My encounters with Ted Cruz

It was two summers ago and I was sitting in on a U.S. Senate committee hearing regarding campaign finance. This was my first time in a Senate committee hearing, and I was excited to be in the meeting with important Senators and decision makers. I accidentally sat in the wrong chair, and everyone noticed that I was the intern in the wrong place. Especially one particular senator, who stared at me with his penetrating black eyes. It was Sen. Ted Cruz.

At the time, I was working for Sen. Chuck Grassley and sitting in on hearings where Grassley testified. Cruz was also testifying at the hearing, exclaiming how ridiculous it is to regulate campaign financing. He was explaining with great bravado that limiting campaign financing was equivalent to eliminating the first amendment. Around the room, other senators, especially Democrats, were actually trying not to laugh in their seats. Sen. Ted Cruz was performing a monologue that would be better on a soap opera than in this committee hearing. I honestly couldn’t believe someone who was supposed to be so professional could act out in such a way; he was shouting across the aisle like someone had accused him of murder.

From that moment on, I wanted to research Sen. Ted Cruz. From his icy stare at me because I sat in the wrong seat at the hearing, to the media attention he was getting, and finally to watching his testimony, I thought he might be an interesting sort, almost similar to a Frank Underwood. (At the time, I was obsessed with House of Cards). After all, constituents were rallying around Cruz, but the senators at the hearing almost seemed to mock his grandiosity. Through a simple Wikipedia search, I discovered that Cruz was brilliant; he attended Princeton University and Harvard Law school. His professors, even if they didn’t agree with him, believed he was one of the most intelligent pupils they have ever had the liberty to teach. He was the best at debate, and won national awards for his expertise in speaking. That explained his impassioned testimony at the judiciary hearing.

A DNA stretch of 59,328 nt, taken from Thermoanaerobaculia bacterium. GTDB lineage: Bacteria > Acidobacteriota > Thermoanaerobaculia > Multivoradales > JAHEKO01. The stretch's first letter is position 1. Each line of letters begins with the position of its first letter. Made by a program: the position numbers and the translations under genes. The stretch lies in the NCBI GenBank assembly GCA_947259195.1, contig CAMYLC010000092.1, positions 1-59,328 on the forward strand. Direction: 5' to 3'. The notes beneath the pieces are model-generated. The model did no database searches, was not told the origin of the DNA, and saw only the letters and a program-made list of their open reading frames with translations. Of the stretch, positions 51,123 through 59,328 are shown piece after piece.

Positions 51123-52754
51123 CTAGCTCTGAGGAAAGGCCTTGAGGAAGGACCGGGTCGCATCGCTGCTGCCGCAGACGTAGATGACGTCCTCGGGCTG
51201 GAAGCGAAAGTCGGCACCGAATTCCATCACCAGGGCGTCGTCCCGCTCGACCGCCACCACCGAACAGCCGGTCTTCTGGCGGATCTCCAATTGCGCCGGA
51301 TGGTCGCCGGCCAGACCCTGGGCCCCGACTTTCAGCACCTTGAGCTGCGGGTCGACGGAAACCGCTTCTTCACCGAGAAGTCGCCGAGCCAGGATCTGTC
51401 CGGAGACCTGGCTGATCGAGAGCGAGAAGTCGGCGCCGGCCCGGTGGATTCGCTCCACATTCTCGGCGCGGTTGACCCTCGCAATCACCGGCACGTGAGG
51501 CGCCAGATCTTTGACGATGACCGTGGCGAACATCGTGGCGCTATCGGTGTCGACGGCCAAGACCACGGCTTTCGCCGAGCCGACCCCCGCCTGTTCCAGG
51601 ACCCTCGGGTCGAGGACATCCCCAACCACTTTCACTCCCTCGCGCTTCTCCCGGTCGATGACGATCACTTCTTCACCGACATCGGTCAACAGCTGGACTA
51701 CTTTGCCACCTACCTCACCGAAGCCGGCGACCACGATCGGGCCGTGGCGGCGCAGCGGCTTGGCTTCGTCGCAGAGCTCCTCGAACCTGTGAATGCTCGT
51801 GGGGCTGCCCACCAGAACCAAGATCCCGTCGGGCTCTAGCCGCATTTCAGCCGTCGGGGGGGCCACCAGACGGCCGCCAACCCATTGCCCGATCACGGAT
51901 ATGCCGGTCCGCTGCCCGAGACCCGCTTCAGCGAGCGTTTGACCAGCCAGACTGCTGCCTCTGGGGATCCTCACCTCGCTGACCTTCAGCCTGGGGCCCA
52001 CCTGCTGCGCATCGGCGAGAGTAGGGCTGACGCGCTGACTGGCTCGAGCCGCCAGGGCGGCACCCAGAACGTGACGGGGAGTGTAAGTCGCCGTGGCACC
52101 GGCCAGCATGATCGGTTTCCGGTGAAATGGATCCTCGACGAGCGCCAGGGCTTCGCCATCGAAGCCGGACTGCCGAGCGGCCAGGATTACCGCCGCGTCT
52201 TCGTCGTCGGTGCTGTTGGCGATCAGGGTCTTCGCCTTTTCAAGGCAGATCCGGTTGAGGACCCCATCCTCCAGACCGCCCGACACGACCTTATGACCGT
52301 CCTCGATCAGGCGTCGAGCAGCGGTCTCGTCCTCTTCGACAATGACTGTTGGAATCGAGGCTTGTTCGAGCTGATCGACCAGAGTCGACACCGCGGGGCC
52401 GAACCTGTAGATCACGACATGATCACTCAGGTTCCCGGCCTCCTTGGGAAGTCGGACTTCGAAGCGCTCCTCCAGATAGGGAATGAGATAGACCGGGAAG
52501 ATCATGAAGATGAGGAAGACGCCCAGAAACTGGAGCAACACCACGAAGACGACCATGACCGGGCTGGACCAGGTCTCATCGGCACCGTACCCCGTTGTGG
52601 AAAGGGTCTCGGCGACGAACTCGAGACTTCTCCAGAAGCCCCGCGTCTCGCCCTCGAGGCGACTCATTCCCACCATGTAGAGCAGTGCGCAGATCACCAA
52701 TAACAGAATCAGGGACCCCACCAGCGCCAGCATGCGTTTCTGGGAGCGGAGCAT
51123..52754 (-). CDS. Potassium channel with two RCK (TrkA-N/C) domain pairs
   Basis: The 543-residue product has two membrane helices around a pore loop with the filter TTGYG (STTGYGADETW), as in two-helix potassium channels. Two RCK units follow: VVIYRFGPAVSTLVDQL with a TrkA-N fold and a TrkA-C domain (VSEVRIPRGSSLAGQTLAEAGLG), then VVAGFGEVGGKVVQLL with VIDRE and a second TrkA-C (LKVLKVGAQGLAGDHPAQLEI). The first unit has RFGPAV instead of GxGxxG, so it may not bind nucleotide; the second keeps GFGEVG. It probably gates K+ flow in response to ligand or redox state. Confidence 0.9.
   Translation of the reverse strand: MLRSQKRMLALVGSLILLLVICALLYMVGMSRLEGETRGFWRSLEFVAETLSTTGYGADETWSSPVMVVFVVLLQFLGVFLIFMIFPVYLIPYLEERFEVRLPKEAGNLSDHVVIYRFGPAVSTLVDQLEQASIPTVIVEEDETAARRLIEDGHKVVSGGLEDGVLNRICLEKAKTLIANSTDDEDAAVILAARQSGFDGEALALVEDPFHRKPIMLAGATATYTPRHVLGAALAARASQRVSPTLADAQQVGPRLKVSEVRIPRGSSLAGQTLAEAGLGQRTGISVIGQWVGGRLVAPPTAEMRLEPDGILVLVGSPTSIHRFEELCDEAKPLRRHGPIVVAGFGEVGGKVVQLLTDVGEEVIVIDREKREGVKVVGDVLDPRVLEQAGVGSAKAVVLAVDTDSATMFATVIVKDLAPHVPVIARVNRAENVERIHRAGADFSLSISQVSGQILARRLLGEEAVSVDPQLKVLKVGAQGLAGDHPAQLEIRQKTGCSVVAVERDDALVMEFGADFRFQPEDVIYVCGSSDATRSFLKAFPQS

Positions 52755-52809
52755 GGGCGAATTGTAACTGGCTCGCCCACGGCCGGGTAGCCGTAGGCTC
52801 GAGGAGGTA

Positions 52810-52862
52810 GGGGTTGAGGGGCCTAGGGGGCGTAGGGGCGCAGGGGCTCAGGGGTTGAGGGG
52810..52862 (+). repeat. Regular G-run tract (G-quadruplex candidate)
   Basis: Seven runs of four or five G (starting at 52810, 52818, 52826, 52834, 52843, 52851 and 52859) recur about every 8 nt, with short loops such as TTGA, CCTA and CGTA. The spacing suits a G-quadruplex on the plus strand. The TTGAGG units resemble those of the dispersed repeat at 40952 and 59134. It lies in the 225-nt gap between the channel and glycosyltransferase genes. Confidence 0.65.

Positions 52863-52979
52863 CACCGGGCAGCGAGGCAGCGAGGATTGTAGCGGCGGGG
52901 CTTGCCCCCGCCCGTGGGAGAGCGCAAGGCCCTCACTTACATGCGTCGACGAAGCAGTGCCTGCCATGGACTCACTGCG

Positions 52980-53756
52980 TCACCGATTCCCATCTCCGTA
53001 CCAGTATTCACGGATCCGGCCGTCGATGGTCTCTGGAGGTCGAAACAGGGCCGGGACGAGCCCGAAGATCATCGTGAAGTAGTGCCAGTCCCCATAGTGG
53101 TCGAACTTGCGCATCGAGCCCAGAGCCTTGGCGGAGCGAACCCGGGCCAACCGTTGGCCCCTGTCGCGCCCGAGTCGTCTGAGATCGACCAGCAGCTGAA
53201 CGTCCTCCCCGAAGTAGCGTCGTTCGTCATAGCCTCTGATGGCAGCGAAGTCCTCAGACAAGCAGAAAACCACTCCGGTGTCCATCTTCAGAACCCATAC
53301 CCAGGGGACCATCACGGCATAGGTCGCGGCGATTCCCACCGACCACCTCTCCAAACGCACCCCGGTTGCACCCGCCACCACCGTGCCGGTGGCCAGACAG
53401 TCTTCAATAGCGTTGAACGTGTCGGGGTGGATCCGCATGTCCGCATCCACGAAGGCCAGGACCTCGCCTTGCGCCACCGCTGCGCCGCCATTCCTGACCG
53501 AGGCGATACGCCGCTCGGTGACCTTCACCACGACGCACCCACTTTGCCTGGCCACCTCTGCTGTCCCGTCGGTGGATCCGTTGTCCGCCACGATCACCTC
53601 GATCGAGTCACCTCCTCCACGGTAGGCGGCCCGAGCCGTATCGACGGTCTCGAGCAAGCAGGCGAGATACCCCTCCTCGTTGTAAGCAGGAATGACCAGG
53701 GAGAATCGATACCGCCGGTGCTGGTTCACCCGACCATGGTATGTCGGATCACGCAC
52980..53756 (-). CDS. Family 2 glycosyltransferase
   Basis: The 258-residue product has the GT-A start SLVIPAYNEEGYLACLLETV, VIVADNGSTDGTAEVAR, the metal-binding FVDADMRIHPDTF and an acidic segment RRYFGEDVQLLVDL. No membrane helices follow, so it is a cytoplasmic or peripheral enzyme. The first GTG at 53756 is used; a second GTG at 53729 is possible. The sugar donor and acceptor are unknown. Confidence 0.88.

The next time Ted Cruz came up in conversation, I was sitting with a Republican member of congress. I asked about Ted Cruz, and about Republicans running for president. The congressman sighed, he also didn’t carry any affection for Cruz. He said that the only person Cruz cared about was himself and making President Obama look bad. I figured as much.

Four months later, I was behind the scenes at the Iowa Agriculture Summit. I was waving at every single potential presidential candidate behind the scenes just for fun. Gov. Rick Perry waved at me, and so did Sen. Rick Santorum, who even sat and chatted with me backstage. When I waved at Sen. Cruz, he pointed at me and gestured to his aide. He either recognized me, didn’t trust me, or just wanted to know why some girl behind the stage was waving at him. “Who’s that?” he asked. His aide, from the looks of it, just shrugged. A few minutes later, Cruz finally waved back to me, only before confirming that I wasn’t someone trying to make him look bad. He was calculated in his approach.

Sen. Ted Cruz is the front runner in the Iowa Caucus. He has drafted strategically behind Donald Trump, carefully not angering any of the Trump supporters, while simultaneously swooping in and stealing a few. Cruz is a staunch conservative, alienating himself from the establishment. He gives speeches in the way pastors give sermons. With 24 days left to go, Sen. Cruz is looking like the man to beat.